From a galaxy far far away?
The big season arc reveal for this episode was that the DMA, and presumably Species 10-C, come from outside of the galaxy. Assuming the Kelvans haven’t moved up in a big way, this indicates the superbeings behind the DMA are something new, which Book conveniently says out loud to drive home that point. Hopefully, this isn’t a red herring and Discovery is going to do something totally new here instead of trying to tie it back to some classic Trek race or adversary. The whole point of jumping to the 32nd century was to plow the “fresh snow” of the new canon, leaving behind the crutch of connecting to legacy shows for the big plot points.
But it’s the Zora storyline that is the most intriguing. Season four has been dropping some nice hints, until last episode with the quick reveal that the AI now has emotions. Here we see what it means to have an emotional AI running your ship, which clearly brings some challenges. This is obviously not going to be the end of the story, as we know Zora becomes even more incorporated into the ship (thanks to “Calypso”), but having to take a moment to deal with the ship computer’s feelings in the middle of a crisis could become problematic. One thankful thing is that while there are some obvious issues, there is no indication of an “evil AI” like the clichéd Control; instead Zora is almost the “anti-Control” with her love for the crew being a possible hindrance… likely to be explored in future episodes.
Two-takes Frakes does it again
“Stormy Weather” is a strong little episode that tells a simple story well, adding some interesting layers of character nuance and setting up some intriguing threads to explore in future episodes. Director Jonathan Frakes keeps up the pace with a classic Trek show format, weaving in and out of the different stories without getting distracted. While mostly a bridge and middle-season episode designed to set up future payoffs, “Stormy Weather” still holds together on its own and keeps up the anticipation for what’s coming next.
- “Stormy Weather” is named for a 1933 torch song, which Zora sang to Captain Burnham, and the name of a 1943 musical film starring Lena Horne, who also released an album titled “Stormy Weather” in 1957. Lena Horne is the grandmother of Discovery executive producer Jenny Lumet.
- This is Jonathan Frakes’ seventh time directing Discovery and his 26th Star Trek directorial credit (which includes two feature films).
- This is the fourth Discovery writing credit for co-executive producer Anne Cofell Saunders, and the second this season, following “Anomaly.”
- This is the third Discovery writing credit for story editor Brandon Schultz, who joined the series as a writer’s assistant in season one.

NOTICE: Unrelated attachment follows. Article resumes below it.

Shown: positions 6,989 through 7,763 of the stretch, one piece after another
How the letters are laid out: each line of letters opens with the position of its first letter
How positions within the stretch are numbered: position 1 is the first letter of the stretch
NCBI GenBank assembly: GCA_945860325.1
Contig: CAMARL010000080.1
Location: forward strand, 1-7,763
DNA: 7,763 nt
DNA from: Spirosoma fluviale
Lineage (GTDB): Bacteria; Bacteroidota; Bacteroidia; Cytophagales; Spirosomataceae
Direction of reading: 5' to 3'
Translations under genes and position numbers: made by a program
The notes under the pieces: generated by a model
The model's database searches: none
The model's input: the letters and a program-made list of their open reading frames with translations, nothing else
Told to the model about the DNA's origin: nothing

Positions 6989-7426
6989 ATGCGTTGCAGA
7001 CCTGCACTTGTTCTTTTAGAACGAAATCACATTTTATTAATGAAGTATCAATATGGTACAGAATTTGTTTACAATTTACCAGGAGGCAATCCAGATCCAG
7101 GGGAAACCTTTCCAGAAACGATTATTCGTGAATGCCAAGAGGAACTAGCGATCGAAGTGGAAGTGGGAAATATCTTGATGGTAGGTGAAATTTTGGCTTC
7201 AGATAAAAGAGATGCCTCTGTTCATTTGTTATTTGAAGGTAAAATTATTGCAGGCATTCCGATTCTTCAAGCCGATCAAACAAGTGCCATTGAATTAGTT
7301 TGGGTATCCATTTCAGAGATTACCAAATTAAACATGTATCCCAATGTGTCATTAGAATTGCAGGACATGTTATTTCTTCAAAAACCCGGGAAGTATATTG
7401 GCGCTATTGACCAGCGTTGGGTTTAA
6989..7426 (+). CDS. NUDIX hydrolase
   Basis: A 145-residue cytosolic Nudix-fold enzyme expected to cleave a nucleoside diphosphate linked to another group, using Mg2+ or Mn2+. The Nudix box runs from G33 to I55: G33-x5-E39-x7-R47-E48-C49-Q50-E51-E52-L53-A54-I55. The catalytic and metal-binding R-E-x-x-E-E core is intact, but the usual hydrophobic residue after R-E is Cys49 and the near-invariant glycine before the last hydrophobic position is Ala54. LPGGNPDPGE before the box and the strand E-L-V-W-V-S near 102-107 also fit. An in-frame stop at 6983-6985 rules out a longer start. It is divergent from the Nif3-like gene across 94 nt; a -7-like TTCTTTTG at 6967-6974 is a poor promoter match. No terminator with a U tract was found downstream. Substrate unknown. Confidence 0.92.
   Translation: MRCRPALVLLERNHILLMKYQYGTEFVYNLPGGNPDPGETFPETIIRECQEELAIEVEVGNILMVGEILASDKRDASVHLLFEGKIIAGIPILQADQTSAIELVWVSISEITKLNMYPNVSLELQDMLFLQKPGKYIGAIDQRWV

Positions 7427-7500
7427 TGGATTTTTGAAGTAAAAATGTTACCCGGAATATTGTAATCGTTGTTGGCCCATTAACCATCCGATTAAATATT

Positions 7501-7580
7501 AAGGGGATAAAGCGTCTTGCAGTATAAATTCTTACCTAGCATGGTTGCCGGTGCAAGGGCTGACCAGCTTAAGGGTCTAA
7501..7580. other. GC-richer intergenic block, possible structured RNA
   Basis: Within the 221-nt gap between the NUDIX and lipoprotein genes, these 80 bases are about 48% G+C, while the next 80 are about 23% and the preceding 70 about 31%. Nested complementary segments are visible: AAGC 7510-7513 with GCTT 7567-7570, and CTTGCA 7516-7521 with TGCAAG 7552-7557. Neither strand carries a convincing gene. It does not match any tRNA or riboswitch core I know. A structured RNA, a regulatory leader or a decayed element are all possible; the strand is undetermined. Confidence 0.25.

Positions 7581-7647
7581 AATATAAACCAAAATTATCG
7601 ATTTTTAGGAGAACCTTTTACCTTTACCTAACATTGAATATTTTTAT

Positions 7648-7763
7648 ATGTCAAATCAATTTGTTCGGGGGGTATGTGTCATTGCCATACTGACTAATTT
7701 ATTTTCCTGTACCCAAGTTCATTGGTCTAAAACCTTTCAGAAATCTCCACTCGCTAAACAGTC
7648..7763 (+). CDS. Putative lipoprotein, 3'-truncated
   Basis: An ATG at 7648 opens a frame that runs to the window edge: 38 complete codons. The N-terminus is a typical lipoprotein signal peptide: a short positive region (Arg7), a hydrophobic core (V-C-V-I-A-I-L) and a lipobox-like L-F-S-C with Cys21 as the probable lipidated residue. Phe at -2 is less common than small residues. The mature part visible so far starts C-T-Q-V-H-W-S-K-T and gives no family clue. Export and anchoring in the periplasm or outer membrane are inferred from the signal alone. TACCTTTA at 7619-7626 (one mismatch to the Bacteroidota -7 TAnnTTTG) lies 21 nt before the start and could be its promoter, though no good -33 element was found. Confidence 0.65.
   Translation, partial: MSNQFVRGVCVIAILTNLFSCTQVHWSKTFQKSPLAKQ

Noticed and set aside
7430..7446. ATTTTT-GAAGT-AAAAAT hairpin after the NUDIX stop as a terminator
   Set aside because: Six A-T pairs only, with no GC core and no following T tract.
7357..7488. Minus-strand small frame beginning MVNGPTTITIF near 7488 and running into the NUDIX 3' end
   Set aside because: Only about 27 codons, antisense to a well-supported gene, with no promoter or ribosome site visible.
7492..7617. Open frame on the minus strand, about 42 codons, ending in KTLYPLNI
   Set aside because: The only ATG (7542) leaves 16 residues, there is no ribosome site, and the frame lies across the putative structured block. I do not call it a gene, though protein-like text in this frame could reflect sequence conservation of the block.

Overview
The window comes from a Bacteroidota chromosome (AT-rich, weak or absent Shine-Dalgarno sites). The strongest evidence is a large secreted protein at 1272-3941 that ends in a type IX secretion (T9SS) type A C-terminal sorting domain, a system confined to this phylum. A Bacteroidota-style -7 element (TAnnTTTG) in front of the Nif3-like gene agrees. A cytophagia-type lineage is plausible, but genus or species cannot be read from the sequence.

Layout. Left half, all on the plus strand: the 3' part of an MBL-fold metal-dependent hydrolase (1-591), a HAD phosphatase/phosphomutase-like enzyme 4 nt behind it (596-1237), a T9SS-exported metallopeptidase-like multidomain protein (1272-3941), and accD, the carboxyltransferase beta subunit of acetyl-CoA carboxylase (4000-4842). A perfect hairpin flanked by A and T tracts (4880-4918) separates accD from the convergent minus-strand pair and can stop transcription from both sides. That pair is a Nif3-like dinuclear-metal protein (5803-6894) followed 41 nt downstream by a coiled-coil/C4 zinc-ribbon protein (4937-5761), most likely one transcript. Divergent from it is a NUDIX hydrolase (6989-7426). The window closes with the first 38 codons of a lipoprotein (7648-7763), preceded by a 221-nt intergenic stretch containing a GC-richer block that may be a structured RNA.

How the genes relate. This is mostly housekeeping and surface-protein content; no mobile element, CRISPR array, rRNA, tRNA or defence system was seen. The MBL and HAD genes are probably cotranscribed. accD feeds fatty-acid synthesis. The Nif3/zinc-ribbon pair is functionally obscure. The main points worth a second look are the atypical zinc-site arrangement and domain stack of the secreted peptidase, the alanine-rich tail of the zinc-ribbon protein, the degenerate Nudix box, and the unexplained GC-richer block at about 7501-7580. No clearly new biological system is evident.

- Captain Burnham retells the story of losing her parents, which was seen in a flashback in the season two episode “Perpetual Infinity,” also co-written by Schultz. She first told the story to Tyler in season one.
- Raven Dauda appears as Dr. Tracy Pollard for the first time since the season three finale.
- Pollard has been promoted to full Commander, but it is still unclear if she is the Chief Medical Officer.
- Saru mentions past Starfleet encounters with subspace rifts and includes the USS Enterprise, possibly referring to the TNG episode “Force of Nature,” and the USS Voyager, possibly referring to the Voyager episode “The Omega Directive.” Saru could also be talking about the 32nd century USS Voyager-J and a possible 32nd century USS Enterprise.
- Saru says Starfleet records document successful long-term survival in a transporter pattern buffer, possibly referring to Montgomery “Scotty” Scott, who used the same technique to survive for decades, as revealed in the TNG episode “Relics.”
- First appearance of a new Starfleet workout outfit, worn by Owo and Detmer in the ship’s gym.
- Burnham borrowed the idea for making a holographic tree from the Akaali Lalogi Orb, a plot point in the previous episode “The Examples.”
- Michael’s tree initially included her birth parents Gabrielle and Mike Burnham, her adopted family of Sarek, Amanda, and Spock, her former captain Philippa Georgiou as well as Mirror Georgiou, and Saru. She later adds Book and members of the Discovery crew, including Tilly, Rhys, Christopher, and Adira.
- The wall panels on Book’s ship simulate Kwejian Tuli trees. Classy!
- Adira had to step in for Linus on the bridge because he resting in his quarters “under a heat lamp” and under the care of Dr. Pollard.
- For the first time, Zora is visualized by a holographic waveform, which has been part of the opening credits since the season began.
- Zora chose her own name, which means “Dawn” or “new day” by some cultures on Earth, Ba’ku, and Ni’Var.
- Gray also chose his own name but only because he thought it sounded cool.
- The waveform is also shown inside a holographic circle, together resembling Zora’s real interfaces seen in the Short Trek’s episode “Calypso.”
- Zora reintroduces herself to the crew with this new hologram and says, “Hello,” a possible homage to the Apple Macintosh computer which used “Hello” as part of its introduction campaign.
- Grudge gets a new cat carrier.
More to come